Americus in Sumter County, Georgia — The American South (South Atlantic)
Washington Elm Tree
Erected by Sons of the American Revolution.
Topics and series. This historical marker is listed in this topic list: War, US Revolutionary. In addition, it is included in the Historic Trees 🌲, and the Sons of the American Revolution series lists.
Location. 32° 4.357′ N, 84° 14.35′ W. Marker is in Americus, Georgia, in Sumter County. Marker is on West Lamar Street (Georgia Route 27) 0.1 miles west of South Dudley Street, on the right when traveling east. The marker is located adjacent to the parking lot in front of the new Sumter County Courthouse. Touch for map. Marker is at or near this postal address: 500 West Lamar Street, Americus GA 31709, United States of America. Touch for directions.
Other nearby markers. At least 8 other markers are within Welcome to Asia/Pacific (approx. 0.2 miles away); Poverty Housing: A Global Epidemic (approx. 0.2 miles away); Deadly Insects (approx. 0.2 miles away); How blocks are made (approx. 0.2 miles away); Welcome to Latin America/Caribbean (approx. 0.2 miles away); Welcome to Africa/Middle East (approx. 0.2 miles away); Confederate Hospitals (approx. 0.3 miles away); Americus Colored Hospital (approx. 0.4 miles away). Touch for a list and map of all markers in Americus.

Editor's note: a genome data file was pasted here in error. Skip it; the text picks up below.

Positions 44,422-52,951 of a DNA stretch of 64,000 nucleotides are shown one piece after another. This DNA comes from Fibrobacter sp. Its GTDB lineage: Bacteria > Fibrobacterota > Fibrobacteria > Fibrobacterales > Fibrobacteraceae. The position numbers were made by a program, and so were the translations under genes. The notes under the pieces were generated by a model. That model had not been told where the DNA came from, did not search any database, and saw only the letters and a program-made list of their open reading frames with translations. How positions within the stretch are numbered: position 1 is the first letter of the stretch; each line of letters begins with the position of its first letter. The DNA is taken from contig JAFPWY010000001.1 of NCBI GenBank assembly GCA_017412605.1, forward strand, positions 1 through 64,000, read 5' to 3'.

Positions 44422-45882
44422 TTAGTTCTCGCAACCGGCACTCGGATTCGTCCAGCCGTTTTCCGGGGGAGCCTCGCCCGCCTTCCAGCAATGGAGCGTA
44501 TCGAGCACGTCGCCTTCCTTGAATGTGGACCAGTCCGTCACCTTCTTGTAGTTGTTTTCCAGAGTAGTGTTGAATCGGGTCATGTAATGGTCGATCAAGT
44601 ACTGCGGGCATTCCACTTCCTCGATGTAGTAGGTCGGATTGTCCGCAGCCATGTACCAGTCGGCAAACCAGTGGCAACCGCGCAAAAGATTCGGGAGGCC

Regarding Washington Elm Tree. The elm tree does not appear to be standing, and the terrain was substantially modified when the new courthouse was constructed. The marker may have been relocated due to that construction.
John H. Gray, the postmaster of Shelton, Washington at the time, presented the tree for planting on the courthouse lawn in January 1967. The marker may also date from that time.
When the original tree in Cambridge died in 1923, root shoots were sent to locations throughout the nation, and some of them still thrive, including offshoots of those decedents.
Today, historians believe the story of the Washington Elm is a myth.
Related marker. Click here for another marker that is related to this marker. — Site of the original Washington Elm in Cambridge.
Credits. This page was last revised on September 9, 2020. It was originally submitted on April 25, 2011, by David Seibert of Sandy Springs, Georgia. This page has been viewed 515 times since then and 8 times this year. Last updated on September 5, 2020, by Craig Baker of Sylmar, California. Photos: 1, 2, 3. submitted on April 25, 2011, by David Seibert of Sandy Springs, Georgia. • Bernard Fisher was the editor who published this page.